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Database publishing is an area of automated media production in which specialized techniques are used to generate paginated documents from source data residing in traditional databases. Common examples are mail order catalogues, direct marketing, report generation, price lists and telephone directories. The database content can be in the form of text and pictures but can also contain metadata related to formatting and special rules that may apply to the document generation process. Database publishing can be incorporated into larger workflows as a component, where documents are created, approved, revised and released.
The basic idea is using database contents like article and price information to fill out pre-formatted template documents. Templates are typically created in a normal desktop layout application where certain boxes or text are designated as placeholders. These placeholders are then targeted with new content which flows in from the database. This allows for quick generation of final output and, in case of changes to the database, quickly perform updates, with limited or no manual intervention.
Another model of database publishing is found in many Web-to-Print solutions where users browse templates from an online catalog (e.g. Business Cards, Brochures, etc.), personalize the selected template by filling in a form and then view the rendered result. In this case the initial source of data is from user input, but it is captured in a database so that if the same user revisits the site later, they can resume editing where they left off. The form is then pre-filled from the database-stored variables the user entered before.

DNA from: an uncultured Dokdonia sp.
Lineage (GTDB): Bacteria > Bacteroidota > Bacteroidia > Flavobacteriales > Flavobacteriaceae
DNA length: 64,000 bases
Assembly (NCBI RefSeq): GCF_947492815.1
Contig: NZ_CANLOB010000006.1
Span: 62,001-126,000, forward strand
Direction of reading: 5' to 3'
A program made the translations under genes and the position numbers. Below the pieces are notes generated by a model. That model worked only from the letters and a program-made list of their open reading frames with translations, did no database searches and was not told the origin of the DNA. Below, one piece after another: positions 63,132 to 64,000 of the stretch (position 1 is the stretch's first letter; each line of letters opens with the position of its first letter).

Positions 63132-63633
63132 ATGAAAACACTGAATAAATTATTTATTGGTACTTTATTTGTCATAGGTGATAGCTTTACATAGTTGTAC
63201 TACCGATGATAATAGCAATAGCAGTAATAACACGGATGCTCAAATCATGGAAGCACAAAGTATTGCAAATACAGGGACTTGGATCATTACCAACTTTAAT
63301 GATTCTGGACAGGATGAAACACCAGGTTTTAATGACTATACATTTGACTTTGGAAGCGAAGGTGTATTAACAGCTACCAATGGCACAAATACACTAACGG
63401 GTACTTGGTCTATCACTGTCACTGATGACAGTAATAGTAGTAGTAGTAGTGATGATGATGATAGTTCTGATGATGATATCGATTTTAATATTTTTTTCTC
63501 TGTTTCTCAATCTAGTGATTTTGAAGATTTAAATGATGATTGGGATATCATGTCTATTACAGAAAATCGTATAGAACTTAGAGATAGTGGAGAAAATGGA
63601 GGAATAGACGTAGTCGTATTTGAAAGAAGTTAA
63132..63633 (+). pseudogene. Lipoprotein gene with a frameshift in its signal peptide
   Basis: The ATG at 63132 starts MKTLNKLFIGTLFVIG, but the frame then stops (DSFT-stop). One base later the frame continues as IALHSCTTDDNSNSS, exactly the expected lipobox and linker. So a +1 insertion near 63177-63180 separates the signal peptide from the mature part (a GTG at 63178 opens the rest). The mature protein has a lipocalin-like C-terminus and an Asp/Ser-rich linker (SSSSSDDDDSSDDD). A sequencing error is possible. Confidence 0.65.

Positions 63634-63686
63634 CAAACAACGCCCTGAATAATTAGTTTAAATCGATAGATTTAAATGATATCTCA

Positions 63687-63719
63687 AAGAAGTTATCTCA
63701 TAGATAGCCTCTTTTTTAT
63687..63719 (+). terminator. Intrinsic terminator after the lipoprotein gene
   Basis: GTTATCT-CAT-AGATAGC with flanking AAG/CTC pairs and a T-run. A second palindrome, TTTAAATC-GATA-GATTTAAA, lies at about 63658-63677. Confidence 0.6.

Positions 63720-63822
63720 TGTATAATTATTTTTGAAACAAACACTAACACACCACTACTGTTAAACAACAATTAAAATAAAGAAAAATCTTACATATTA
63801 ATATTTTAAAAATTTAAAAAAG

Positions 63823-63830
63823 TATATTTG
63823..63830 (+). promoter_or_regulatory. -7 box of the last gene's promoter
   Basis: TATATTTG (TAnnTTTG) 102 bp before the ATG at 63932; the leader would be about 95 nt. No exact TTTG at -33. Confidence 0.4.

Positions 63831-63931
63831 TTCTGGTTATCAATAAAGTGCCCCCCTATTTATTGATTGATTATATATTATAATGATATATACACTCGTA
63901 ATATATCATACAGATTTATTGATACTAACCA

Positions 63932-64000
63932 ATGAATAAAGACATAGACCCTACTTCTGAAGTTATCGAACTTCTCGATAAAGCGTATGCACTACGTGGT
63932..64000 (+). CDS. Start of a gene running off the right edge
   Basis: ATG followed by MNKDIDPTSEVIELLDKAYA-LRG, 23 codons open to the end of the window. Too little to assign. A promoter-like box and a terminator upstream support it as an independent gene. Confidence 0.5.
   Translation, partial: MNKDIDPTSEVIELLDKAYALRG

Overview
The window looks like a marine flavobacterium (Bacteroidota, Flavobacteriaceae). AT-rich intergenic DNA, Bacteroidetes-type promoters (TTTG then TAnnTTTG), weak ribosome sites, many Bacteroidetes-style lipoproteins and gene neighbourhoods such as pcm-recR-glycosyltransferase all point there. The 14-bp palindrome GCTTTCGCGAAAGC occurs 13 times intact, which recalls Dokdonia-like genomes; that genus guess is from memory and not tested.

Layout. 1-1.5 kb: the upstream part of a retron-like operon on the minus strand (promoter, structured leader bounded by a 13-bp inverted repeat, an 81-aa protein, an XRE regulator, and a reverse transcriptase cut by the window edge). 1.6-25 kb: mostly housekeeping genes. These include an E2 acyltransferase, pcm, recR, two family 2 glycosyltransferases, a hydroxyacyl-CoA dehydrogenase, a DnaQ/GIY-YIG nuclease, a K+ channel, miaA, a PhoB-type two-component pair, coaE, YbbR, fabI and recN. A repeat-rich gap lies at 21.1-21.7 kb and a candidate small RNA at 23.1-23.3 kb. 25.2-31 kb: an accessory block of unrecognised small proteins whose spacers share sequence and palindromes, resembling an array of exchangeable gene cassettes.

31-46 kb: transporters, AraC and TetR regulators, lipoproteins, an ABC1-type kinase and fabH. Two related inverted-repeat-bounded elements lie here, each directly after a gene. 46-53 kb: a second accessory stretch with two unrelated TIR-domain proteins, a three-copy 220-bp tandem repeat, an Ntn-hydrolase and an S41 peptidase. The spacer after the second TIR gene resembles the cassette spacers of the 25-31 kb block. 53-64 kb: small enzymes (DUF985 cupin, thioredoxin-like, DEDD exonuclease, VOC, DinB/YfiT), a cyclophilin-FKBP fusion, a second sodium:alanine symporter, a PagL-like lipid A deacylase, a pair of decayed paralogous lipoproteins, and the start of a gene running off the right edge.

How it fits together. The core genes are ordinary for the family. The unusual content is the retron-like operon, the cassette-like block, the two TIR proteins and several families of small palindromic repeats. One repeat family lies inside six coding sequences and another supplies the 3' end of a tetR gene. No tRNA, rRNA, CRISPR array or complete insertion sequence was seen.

The main layout applications for this workflow are: Datalogics Pager, Adobe FrameMaker / InDesign, QuarkXPress, Xyvision, Arbortext Advanced Print Publisher (formerly 3B2) and priint - WERK II. Generally, these layout applications have a corresponding server version, which receives commands via web interfaces rather than desktop interaction. QuarkXPress Server and Adobe InDesign Server both take full advantage of the design features available in their respective desktop versions.
Other variants of database publishing are the rendering of content for direct PDF output. This approach prevents manual intervention on the final output, since PDF is not (comfortably) editable. This may not be perceived as a limitation in situations like report generation where manual editability is not needed or not desired.
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